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The Politics of Checkbook Federalism


  • Marcelin Joanis


This article adopts the perspective of second-generation fiscal-federalism theory to provide an empirical assessment of Canada’s intergovernmental fiscal arrangements. In the context of the literature on the political economy of intergovernmental grant programs, it examines the influence of political considerations on the evolution of the Canadian fiscal arrangements under the Constitution Act of 1982 . Fixed-effect regression results exploiting data from the 1982 to 2012 period show a statistically significant relationship between changes in both federal and provincial electoral variables and changes in a province’s total federal transfer revenues. Changes to social transfers appear to be more reactive to changes in the political environment than do changes in equalization transfers.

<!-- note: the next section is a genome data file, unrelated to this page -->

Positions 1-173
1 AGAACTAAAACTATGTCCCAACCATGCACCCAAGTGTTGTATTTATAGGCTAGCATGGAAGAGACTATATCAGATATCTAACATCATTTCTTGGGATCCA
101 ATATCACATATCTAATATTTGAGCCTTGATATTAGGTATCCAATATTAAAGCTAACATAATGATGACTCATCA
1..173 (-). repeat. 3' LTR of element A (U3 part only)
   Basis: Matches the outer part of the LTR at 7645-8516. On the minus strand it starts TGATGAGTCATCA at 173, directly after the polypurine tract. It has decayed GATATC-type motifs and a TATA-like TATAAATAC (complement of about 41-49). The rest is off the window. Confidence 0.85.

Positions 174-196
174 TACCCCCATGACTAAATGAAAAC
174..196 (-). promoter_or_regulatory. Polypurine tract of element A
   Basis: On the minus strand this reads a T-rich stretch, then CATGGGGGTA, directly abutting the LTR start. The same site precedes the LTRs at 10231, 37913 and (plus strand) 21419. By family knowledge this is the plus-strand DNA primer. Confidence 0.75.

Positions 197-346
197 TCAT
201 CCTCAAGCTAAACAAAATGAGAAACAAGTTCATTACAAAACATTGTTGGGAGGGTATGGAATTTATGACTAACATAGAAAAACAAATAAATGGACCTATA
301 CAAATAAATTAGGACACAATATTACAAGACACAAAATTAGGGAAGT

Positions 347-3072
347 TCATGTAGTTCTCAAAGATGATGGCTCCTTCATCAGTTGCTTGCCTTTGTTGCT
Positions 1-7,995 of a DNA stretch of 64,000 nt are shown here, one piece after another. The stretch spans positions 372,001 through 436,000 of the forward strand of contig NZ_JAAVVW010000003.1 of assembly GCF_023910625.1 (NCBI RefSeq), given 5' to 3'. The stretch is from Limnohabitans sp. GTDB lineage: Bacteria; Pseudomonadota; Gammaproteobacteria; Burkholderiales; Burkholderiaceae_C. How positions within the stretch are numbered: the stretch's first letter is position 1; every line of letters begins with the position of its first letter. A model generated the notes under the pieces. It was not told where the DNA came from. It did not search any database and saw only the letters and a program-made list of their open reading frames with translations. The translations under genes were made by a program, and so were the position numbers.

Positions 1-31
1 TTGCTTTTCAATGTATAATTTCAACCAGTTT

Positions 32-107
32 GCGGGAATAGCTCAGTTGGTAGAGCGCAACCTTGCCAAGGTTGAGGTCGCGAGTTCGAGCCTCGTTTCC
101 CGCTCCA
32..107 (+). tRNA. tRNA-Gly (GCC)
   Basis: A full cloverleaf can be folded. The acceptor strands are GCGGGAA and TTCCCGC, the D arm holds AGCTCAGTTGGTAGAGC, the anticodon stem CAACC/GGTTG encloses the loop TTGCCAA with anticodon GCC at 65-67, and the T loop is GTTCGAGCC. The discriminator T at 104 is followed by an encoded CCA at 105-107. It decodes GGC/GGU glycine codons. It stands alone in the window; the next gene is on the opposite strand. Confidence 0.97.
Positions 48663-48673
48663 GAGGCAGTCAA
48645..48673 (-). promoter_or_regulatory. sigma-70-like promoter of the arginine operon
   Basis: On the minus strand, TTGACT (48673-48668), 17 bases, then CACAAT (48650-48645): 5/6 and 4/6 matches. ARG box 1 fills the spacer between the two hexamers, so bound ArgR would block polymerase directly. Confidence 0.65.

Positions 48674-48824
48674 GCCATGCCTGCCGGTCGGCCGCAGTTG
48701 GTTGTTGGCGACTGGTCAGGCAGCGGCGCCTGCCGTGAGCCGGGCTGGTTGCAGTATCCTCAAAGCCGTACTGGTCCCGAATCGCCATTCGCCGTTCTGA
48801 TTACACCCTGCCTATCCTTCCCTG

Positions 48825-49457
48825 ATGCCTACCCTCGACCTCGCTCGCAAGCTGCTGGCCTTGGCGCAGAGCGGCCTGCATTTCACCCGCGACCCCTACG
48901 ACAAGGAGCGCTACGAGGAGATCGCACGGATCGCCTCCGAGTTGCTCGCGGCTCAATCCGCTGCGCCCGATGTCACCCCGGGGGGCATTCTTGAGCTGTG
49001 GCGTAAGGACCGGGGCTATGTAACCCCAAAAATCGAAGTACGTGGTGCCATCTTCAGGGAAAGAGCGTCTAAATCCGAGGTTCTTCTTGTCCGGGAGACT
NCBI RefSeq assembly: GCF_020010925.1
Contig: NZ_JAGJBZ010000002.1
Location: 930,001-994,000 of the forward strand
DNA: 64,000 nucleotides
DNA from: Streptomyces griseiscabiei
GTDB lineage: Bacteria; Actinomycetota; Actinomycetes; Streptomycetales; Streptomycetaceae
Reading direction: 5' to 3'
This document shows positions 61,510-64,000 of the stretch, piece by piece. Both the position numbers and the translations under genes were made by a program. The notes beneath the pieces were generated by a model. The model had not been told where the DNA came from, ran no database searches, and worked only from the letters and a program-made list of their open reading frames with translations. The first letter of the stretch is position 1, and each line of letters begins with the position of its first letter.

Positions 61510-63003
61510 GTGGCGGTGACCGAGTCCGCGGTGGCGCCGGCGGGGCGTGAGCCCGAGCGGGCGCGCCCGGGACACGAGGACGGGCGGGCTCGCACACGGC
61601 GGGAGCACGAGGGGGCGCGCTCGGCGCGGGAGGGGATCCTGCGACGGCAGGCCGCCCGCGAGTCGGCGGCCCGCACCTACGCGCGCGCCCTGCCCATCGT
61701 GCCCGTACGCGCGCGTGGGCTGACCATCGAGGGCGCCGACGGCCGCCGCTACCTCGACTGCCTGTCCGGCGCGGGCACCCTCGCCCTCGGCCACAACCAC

Suggested Citation

  • Marcelin Joanis, 2018. "The Politics of Checkbook Federalism," Public Finance Review, , vol. 46(4), pages 665-691, July.
  • Handle: RePEc:sae:pubfin:v:46:y:2018:i:4:p:665-691

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    Cited by:

    1. Marco Catola, 2019. "Partial decentralisation and inter-governmental electoral competition in local public good provision," Discussion Papers 2019/243, Dipartimento di Economia e Management (DEM), University of Pisa, Pisa, Italy.

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    federalism; transfers; elections;
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